Today, living in Cuba, there are about 150 Chinese-born residents, including 114,000 Cubans with mixed heritage. However, in the mid-nineteenth century, 120,000 Chinese laborers lived on the mainland. Abolition efforts from the United States and England required Cuban planters to outsource foreign workers for their growing sugarcane industry. The new Chinese arrivals faced heavy discrimination due to eugenic movements in Latin America. Despite these obstacles, Chinese emigrants integrated themselves into the Afro-Cuban community by integrating African and Asian influences into their food and customs.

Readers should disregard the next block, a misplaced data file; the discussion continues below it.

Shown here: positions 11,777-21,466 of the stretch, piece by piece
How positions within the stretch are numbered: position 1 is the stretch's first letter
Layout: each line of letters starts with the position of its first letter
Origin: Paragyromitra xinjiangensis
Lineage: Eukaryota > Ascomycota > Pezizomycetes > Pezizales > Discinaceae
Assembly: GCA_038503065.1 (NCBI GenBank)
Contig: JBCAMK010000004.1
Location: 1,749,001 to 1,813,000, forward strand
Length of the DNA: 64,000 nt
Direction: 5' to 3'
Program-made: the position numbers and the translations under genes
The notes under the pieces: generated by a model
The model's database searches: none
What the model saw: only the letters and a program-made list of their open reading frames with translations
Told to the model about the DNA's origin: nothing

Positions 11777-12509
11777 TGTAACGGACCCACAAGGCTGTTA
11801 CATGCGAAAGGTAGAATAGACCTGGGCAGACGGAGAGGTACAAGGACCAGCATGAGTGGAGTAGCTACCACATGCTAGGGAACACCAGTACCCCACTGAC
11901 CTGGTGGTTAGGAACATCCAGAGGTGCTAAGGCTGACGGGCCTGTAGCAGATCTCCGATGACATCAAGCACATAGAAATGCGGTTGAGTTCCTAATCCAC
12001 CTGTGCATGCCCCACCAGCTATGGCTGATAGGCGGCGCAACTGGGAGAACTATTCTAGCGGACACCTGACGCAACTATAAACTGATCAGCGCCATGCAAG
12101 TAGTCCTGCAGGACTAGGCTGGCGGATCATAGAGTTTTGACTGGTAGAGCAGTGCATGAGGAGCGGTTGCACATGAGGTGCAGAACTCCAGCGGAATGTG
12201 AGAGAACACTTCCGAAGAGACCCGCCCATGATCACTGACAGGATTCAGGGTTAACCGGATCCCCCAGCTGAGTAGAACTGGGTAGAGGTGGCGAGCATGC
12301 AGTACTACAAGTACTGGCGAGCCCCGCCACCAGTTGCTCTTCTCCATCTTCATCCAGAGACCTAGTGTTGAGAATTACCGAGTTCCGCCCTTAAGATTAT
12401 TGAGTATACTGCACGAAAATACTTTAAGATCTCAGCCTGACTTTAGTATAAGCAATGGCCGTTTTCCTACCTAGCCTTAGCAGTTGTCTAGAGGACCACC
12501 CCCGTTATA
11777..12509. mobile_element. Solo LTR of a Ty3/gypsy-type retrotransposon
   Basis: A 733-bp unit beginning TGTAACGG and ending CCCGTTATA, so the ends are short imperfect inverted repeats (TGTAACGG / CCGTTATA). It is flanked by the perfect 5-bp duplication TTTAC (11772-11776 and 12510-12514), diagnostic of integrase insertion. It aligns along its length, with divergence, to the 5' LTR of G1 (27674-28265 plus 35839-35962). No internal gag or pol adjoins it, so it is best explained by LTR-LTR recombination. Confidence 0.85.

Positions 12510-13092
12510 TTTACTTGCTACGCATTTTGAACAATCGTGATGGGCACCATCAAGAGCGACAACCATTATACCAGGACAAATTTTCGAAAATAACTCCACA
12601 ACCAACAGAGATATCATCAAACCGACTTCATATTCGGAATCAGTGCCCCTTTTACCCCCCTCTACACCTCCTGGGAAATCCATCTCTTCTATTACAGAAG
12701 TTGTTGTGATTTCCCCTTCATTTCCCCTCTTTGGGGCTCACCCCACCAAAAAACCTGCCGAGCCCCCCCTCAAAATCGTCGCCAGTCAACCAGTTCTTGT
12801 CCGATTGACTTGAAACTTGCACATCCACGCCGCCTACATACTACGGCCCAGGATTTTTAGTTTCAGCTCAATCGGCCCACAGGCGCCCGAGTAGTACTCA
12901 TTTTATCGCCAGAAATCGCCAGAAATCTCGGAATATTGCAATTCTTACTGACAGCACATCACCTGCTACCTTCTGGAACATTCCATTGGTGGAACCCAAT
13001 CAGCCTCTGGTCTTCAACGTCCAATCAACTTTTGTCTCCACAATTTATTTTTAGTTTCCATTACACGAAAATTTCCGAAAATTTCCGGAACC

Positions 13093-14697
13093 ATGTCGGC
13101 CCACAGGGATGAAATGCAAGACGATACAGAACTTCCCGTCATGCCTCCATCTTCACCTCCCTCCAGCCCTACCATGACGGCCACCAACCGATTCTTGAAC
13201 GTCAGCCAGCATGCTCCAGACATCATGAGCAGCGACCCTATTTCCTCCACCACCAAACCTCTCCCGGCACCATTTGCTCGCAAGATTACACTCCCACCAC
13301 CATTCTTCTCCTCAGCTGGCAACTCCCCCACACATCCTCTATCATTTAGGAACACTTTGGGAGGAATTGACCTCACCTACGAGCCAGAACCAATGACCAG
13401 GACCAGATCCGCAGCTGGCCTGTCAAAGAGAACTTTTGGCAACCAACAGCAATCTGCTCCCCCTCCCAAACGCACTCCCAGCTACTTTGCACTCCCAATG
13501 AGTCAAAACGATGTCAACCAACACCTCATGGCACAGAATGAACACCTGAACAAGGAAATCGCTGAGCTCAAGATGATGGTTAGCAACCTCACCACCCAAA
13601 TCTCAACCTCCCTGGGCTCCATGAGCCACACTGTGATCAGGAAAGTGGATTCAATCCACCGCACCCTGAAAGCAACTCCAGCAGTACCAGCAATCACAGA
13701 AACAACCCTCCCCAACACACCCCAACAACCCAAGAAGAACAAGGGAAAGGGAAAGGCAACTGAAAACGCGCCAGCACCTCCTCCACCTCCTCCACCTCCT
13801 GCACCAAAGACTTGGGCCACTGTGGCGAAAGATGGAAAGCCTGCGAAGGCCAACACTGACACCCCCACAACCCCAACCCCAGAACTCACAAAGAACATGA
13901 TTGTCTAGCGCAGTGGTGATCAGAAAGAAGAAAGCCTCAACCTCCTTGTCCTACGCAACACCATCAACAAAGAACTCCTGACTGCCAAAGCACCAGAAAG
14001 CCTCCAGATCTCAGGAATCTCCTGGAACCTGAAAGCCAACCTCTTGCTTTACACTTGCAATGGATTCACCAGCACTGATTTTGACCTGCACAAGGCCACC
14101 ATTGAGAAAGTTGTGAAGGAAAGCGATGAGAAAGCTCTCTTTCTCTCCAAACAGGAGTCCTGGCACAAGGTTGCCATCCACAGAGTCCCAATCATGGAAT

I designed a typeface named Wilfredo named after the Afro-Cuban Chinese painter Wilfredo Lam. Similar to Lam, this typeface challenges two-dimensional perspective and reflects Cuba’s transnational colonial history. Wilfredo uses thin line strokes, but when layered, the shapes between the lines resembles the bamboo trees and crescent-shapes found in Lam’s painting La Jungla (The Jungle). Using the Wilfredo, I designed a typographic posters series that recalls traditional Western Cubism and its African influences while highlighting Lam’s translucent materials. Figures and type bounce between foreground and background to give the illusion of depth. The posters are paired with writing from Cuban-Chinese writers and museum articles giving the readers a perspective on the blended culture.